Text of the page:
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Strategy to Reform Rehabilitation

Following the recent Ministry of Justice consultation into Transforming Rehabilitation, the MoJ has published its strategy of reform.

The strategy starts with a clear statement about the creation of a new public sector National Probation Service building upon the expertise and professionalism which are already in place.  However, the NPS element of activity is only a small proportion of the services to be provided, so while the inference is that the service will be public (no doubt in an attempt to quell rumours of a total privatisation), nearly 90% of the rehabilitation services will be delivered through payment by results contracts.

The key strategies are to:

  • extend statutory rehabilitation to all 50,000 of the most prolific group of offenders eg those sentenced to less than 12 months in custody;
  • put in place an unprecedented nationwide ‘through the prison gate’ resettlement service, with most offenders receiving continuous support by one provider from custody into the community;
  • open up the market to a diverse range of new rehabilitation providers, to get the best out of the public, voluntary and private sectors, at the local as well as national level;
  • offer new payment incentives for market providers to focus on reforming offenders, giving providers flexibility to do what works and freedom from bureaucracy, but only paying them in full for real reductions in reoffending.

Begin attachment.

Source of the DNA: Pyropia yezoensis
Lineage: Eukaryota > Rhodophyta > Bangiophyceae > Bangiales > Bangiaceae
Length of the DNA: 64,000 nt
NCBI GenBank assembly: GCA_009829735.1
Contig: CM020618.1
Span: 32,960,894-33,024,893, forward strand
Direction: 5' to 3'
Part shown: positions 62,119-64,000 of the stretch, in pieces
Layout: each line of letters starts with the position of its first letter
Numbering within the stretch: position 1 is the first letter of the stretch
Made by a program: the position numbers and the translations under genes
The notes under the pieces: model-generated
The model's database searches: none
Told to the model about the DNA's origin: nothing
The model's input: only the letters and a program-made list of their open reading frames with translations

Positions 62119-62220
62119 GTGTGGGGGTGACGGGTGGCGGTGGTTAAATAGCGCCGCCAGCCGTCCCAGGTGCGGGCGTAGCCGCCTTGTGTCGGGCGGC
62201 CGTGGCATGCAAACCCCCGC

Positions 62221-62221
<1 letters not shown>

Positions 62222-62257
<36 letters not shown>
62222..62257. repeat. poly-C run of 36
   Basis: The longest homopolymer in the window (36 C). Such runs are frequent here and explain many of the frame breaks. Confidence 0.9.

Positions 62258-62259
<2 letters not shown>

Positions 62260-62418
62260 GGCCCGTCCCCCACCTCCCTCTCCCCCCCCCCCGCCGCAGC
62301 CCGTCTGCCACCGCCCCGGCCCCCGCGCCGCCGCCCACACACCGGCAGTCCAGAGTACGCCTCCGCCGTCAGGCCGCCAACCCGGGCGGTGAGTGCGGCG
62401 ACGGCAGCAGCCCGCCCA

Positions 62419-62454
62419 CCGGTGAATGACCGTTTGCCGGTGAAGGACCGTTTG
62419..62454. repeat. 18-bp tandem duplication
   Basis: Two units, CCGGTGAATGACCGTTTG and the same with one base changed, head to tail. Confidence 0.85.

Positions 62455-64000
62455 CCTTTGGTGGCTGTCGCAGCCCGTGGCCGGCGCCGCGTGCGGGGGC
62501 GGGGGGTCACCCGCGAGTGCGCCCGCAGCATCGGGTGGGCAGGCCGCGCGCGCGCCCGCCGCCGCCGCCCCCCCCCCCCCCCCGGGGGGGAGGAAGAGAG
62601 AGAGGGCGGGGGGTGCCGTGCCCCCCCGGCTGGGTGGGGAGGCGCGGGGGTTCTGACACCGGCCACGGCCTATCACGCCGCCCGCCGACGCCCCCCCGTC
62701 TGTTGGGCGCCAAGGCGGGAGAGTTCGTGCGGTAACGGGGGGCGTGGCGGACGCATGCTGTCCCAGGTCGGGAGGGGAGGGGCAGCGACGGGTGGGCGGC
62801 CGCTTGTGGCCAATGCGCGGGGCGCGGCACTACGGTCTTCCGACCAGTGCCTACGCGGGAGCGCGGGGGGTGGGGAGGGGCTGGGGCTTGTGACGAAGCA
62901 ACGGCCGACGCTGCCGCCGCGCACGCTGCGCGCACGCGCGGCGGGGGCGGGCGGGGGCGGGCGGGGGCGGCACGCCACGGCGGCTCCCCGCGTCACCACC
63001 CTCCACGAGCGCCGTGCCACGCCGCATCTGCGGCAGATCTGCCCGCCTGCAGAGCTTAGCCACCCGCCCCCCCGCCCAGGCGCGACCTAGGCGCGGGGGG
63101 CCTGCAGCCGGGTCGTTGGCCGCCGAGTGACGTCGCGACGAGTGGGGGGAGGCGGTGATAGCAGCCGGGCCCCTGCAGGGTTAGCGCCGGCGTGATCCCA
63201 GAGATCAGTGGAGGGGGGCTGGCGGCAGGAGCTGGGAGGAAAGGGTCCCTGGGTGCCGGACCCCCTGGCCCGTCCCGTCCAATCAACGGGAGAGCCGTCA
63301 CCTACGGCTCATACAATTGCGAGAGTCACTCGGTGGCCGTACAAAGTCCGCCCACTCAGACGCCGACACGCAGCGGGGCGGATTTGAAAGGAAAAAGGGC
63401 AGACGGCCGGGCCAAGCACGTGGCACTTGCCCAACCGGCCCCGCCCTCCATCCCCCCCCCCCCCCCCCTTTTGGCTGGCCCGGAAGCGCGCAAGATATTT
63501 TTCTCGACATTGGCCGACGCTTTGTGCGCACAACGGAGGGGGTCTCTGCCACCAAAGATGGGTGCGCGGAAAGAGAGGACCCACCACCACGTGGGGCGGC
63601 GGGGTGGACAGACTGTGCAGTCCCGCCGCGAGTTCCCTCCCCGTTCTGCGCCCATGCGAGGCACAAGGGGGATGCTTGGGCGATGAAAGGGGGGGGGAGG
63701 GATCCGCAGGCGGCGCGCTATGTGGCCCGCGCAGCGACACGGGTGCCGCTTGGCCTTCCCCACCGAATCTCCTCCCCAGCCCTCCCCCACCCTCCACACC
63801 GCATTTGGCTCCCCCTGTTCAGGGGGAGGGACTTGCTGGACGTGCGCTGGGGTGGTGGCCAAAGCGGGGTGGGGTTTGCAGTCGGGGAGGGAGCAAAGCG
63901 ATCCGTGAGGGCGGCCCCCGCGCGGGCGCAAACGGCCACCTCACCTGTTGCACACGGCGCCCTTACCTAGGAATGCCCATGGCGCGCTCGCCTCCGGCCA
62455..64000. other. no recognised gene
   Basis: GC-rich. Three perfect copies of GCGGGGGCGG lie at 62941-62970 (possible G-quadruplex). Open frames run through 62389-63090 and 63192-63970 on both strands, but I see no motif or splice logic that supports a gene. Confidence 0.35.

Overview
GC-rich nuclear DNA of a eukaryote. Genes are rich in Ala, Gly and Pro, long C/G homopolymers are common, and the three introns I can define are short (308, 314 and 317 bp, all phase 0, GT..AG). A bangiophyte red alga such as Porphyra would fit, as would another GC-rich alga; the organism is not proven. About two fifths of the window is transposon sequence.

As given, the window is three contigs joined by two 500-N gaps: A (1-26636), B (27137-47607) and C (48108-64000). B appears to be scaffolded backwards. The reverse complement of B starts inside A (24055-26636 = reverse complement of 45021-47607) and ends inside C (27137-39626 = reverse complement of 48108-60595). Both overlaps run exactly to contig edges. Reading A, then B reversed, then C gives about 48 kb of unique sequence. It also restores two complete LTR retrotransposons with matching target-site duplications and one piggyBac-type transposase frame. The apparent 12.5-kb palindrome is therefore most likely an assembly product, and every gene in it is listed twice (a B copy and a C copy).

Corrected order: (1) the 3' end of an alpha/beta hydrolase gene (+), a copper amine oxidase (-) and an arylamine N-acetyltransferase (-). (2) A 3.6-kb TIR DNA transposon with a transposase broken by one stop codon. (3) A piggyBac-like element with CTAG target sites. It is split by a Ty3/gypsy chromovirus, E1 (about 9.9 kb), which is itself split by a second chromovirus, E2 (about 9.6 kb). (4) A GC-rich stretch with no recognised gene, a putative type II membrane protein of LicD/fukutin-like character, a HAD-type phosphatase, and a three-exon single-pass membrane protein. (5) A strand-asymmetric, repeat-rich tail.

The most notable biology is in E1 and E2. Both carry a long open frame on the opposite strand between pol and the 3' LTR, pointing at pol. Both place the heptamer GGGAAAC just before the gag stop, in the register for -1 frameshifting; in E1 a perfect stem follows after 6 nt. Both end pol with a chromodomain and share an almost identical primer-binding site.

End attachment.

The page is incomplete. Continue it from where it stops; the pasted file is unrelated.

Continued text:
The new rehabilitation providers will deal with low and medium risk offenders, while the public sector will work with the 10--15% of offenders subject to MAPPA supervision and those assessed as posing risk of serious harm.  

The strategy document outlines 21 contract package areas across England and Wales.  This will do little to dispell the fears voiced by many that only major organisations will be in a position to contract for the services.  Diversity of the supply chain should theoretically come into the assessment of tenders, but we know all too well that government don't have a great track record for looking at the wider picture when it comes to assessing supply chains during tendering.

Current service providers already know the challenge of delivering through the gate services with prisoners being released into different areas of the country to which they serve their sentence, as well as offenders having other personal priorities upon release which make them likely to fall out of touch with their service provider.  

There are interesting and challenging times ahead, not least the element of PBR that this provision is likely to entail?  Tendering is expected to start in summer 2013.  Click here for the prior information notice.

15 May 2013

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